While brokers tempt investors with derivatives, hedge funds and collateralized debt obligations that are able to zip around the globe at lightening speed, venture capitalist Woody Tasch wants to see a return to a slow but steady gold standard with more long-term security than a blue chip stock.
His plan? Invest in soil fertility.
Tasch, who lives in New Mexico, is the leading figure in an emerging movement called slow money. The concept is catching on across the country, including here in Maine.
Slow money brings together socially-responsible investors with proponents of local and organic food, in a collaboration aimed at fundamentally shifting how money moves through the economy and where it gets invested.
“There’s a growing awareness about the importance of local food,” Tasch said in a recent interview. “But there’s also a broader concern from investors that the global financial system is out of control.”
In the seminal book on the subject, “Inquiries Into the Nature of Slow Money,” Tasch writes: “The problems we face with respect to soil fertility, biodiversity, food quality, and local economies are not primarily problems of technology. They are problems of finance. In a financial system organized to optimize the efficient use of capital, we should not be surprised to end up with cheapened food, millions of acres of GMO corn, billions of food miles, dying Main Streets, kids who think food comes from supermarkets, and obesity epidemics side by side with persistent hunger.”
Slow money also seeks to overcome the funding obstacles faced by small-scale food producers who compete in the global financial market, which favors mega-farms and consolidated food manufacturers.
MAINE ENTERS THE SLOW LANE
Come October, Jeffrey Wolovitz needs $10,000 to buy 15 tons of soybeans from a Maine farmer, but he lacks the necessary cash. Wolovitiz and his wife own Heiwa Tofu in Lincolnville, where in two years the company has gone from producing 300 pounds of tofu a week to 1,000 pounds a week.
Last year, when it was time for Heiwa to buy its yearly stock of locally-grown soybeans, the Wolovitzes went to a bank for a line of credit, but could only secure a quarter of the capital they needed. On Thursday, Wolovitz will head to a meeting of Slow Money Maine to see if he can find Maine investors willing to provide him with a loan to cover the soybean purchase.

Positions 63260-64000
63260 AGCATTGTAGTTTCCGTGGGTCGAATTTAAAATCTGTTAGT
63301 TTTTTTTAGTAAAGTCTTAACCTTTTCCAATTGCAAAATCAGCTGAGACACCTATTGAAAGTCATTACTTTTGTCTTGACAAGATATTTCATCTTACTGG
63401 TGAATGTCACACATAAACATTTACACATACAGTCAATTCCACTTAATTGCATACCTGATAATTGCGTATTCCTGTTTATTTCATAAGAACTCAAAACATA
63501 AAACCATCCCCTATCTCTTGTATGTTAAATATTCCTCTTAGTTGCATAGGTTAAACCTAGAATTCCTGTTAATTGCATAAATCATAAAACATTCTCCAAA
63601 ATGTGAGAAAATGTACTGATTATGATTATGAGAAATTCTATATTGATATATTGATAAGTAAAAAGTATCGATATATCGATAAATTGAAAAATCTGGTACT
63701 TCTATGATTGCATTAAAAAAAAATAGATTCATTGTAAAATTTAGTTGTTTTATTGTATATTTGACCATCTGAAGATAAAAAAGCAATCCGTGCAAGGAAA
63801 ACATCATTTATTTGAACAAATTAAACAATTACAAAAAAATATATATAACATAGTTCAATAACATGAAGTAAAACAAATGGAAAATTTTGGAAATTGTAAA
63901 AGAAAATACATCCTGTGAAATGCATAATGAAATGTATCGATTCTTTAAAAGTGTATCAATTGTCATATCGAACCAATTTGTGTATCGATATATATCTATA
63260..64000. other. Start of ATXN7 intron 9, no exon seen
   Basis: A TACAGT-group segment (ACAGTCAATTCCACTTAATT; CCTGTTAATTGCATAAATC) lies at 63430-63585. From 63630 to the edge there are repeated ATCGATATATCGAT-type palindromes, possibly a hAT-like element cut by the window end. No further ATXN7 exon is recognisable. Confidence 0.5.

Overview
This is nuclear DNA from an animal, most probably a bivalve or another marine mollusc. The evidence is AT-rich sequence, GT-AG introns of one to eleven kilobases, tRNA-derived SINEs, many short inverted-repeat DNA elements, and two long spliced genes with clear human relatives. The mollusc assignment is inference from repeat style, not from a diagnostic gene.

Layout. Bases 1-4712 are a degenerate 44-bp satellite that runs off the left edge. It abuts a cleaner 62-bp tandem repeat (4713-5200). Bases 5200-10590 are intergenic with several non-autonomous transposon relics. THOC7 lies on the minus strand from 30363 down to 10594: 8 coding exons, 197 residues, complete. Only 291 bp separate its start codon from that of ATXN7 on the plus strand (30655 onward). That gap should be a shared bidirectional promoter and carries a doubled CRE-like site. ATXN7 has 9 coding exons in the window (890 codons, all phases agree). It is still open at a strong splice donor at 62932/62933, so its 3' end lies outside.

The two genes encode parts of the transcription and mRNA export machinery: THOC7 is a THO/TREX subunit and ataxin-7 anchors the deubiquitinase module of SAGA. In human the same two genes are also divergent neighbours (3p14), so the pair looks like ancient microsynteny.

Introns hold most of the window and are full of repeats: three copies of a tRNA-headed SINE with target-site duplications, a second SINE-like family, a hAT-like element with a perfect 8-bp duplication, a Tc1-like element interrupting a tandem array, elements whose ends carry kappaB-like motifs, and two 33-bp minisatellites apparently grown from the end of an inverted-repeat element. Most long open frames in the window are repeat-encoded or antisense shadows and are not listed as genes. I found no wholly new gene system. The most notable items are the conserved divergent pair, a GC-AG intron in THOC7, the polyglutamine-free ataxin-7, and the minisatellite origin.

“Part of what I’m looking for at the meeting is feedback on how to structure” this line of credit, Wolovitz said.
The first national gathering to talk slow money took place last fall in Santa Fe, N.M., and included a handful of folks from Maine. Bonnie Rukin of Camden was among the participants, and when she returned to the state, she called a meeting in January to kickstart a Slow Money Maine chapter.
Since then, the informal group has met every other month, with the most recent meeting attracting 40 participants. Tomorrow at the Viles Arboretum in Augusta, another meeting will take place.
“Right now, there seems to be a lot of momentum building,” Rukin said. “The interest has been phenomenal.”
Thursday’s meeting will include a series of presentations from players in Maine’s local food economy.
Nicole Witherbee, who heads the consulting firm Policy Edge, plans to discuss an ongoing research project examining what local food distribution and processing projects are most needed and would make the most sense for Maine’s socially responsible investors to support.
So far, an intern on loan from the Maine Department of Agriculture conducted five in-depth interviews with Maine farmers. Witherbee is seeking funding to conduct 59 more interviews and produce a paper survey that would be mailed to 1,000 farmers.
Witherbee has been working with Maine social activist and philanthropist Eleanor Kinney, who has already assembled a group of willing investors who just need an investment vehicle.